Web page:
Near-term heat was enough to set the stage for a bump ahead of Wednesday’s expiration of the Nymex September natural gas futures contract, which settled 4.3 cents higher at $2.895. October, which takes over the prompt-month position on Thursday, was up 1.8 cents to $2.863. Spot gas prices, however, were generally lower as much of the country was set to get a brief break in the heat. The NGI National Spot Gas Avg. fell 9 cents to $2.76.

On the futures front, the September contract was fractionally higher at the open and traded in a tight range of about 4 cents for most of the day before some additional strengthening in the last half hour of trading. The October contract also nudged higher, and small gains of about a penny were seen through March.

Even with Wednesday’s modest increase, the September contract has softened nearly 7 cents since last Thursday (Aug. 23). “This steep decline reflects increasing recognition that, despite historically low expected end-of-summer storage, the market is likely to be significantly oversupplied this winter and much of next year,” EBW Analytics said.

Still, it should come as no surprise that September expired higher since that has generally been the case for expiring contracts since January 2017. On average, contracts gained 4.9 cents on expiration day, “a robust trend over the last 20 months,” EBW CEO Andy Weissman said.

Meanwhile, the recent three-day sell-off was a “little overextended” and was reason enough for ICAP Technical Advisors’ Brian LaRose to see the potential for a midweek bounce. “If we do get any sort of pop, I’m still inclined at this juncture to look for further downside.”

LaRose said he would “need to see a pretty significant shift in the technical picture to get back aboard the bullish bandwagon, and right now, I’m not convinced we’re going to be able to do that given the overwhelming majority of bulls that were in the market recently.”

Indeed, while weather models turned slightly more bullish for near-term heat, the consensus remains that summer heat will likely fade after Sept. 7. Most of the overnight Tuesday weather data was a little hotter trending except the European model, but all still comfortable with the pattern after September 7, according to NatGasWeather.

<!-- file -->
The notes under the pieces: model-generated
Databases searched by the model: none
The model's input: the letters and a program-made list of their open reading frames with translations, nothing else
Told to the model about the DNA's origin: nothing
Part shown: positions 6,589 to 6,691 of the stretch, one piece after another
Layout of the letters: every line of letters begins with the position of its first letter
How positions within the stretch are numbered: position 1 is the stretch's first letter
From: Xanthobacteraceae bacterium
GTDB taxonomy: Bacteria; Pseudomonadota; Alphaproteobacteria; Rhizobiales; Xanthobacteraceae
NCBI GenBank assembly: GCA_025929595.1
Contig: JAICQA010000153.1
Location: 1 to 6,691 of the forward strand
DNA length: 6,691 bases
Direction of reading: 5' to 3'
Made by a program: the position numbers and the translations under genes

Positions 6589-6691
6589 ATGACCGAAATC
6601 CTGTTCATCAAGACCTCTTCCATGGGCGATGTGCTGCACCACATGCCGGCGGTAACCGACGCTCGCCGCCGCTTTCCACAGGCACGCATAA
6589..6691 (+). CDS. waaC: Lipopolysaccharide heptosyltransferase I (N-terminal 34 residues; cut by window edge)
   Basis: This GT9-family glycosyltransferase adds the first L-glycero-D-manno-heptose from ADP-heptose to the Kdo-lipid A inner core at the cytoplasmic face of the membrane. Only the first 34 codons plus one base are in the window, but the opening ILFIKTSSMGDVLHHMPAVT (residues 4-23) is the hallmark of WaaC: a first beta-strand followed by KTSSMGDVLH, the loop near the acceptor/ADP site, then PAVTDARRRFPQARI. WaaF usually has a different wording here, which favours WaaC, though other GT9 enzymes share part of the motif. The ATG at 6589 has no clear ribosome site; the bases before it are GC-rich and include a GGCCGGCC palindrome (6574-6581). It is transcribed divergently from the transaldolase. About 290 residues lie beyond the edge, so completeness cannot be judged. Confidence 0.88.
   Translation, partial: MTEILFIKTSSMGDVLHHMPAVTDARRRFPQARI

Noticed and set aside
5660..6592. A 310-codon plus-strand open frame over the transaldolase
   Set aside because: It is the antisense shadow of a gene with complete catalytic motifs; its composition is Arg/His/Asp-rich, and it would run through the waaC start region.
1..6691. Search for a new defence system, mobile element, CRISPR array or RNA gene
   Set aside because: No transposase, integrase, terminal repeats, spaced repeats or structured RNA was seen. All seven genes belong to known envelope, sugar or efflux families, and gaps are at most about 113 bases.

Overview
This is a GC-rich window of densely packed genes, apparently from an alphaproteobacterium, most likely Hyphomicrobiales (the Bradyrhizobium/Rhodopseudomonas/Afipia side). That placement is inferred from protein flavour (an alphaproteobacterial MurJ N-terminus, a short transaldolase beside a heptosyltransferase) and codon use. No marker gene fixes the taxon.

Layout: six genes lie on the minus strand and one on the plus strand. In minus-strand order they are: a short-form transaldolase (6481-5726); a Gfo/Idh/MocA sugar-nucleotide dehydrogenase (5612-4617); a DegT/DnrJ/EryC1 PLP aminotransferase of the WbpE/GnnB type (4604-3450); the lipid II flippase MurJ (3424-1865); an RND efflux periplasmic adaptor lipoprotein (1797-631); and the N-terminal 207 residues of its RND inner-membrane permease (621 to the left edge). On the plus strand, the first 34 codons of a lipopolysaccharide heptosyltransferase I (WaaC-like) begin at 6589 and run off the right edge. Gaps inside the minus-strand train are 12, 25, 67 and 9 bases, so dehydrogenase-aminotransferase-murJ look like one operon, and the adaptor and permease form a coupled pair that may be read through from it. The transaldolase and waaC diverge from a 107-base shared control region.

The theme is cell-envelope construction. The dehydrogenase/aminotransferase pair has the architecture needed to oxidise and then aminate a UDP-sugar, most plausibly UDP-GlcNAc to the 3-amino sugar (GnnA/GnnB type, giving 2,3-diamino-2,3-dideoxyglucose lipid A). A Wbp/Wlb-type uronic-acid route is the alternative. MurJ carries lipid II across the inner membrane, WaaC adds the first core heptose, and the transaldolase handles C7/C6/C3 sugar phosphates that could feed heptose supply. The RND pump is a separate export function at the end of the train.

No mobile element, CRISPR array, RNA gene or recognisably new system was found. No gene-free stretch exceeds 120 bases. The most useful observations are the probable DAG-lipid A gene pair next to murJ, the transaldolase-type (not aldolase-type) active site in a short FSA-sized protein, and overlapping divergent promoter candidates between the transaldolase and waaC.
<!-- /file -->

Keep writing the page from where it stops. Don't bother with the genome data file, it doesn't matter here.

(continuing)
Both the early morning and midday Global Forecasting System (GFS) were trending hotter to add several additional cooling degree days/Bcf in demand by slowing the weakening of hot upper high pressure over the southern and eastern United States, the forecaster said.

Meanwhile, storage -- while it mostly has taken a back seat to production despite sitting near historic lows -- will be front and center on Thursday as the Energy Information Administration (EIA) is set to release its weekly inventory report. Estimates are wide-ranging for the report (for the week ending Aug. 24), in the high 40s to low 70s Bcf. EBW projected a build of 59 Bcf, while Bespoke Weather Services expected a 66 Bcf build. Kyle Cooper of IAF Advisors projected a 64 Bcf injection. Early estimates of 18 market participants surveyed by The Desk reflected an average injection of 63 Bcf.

A Bloomberg survey of 14 market participants showed estimates ranging from 49-68 Bcf, with an average of 60 Bcf and a median of 62 Bcf. A Reuters poll of 20 market participants pointed to a 66 Bcf injection. The five-year average build stands at 59 Bcf.

An injection in the mid-60 Bcf range would boost stockpiles to the lowest for the week since 2003. That would be about 21% below the same week a year ago and about 19% below the five-year average. Last week, the EIA reported a 48 Bcf build into storage.

Despite the dismal storage picture, it appears that most market observers are banking on record production growth to quickly fill inventories to more comfortable levels once summer heat fades. Already, some storage fields are showing signs of stronger injections.

Transcontinental Gas Pipe Line Co.’s two reported storage fields, Washington and Eminence, are at near-record lows, though recent injection rates are on a trajectory to get end-of-season inventories slightly higher than last year, according to Genscape Inc.

Washington storage, in St. Landry parish, LA, was reported to be at 59.4 Bcf as of Aug. 26, 78.6% of its working gas capacity of 75.6 Bcf. Washington inventory is roughly 4.7 Bcf lower than last year’s level at this time of year and at its lowest level since 2014, Genscape natural gas analyst Josh Garcia said.

Eminence storage in Covington County, MS, is a much smaller storage field with a working gas capacity of 11.5 Bcf, but its storage levels are the lowest in the last five years. Eminence inventory is currently at 5.8 Bcf, about 900 MMcf lower than last year’s levels, according to Genscape.

“Despite low storage levels, Transco has injected an average of 167 MMcf/d across both its reporting storage fields. At that pace, Transco would reach a combined inventory level of 78.8 Bcf by mid-November, which is higher than last year’s end of season level of 77.3 Bcf,” Garcia said.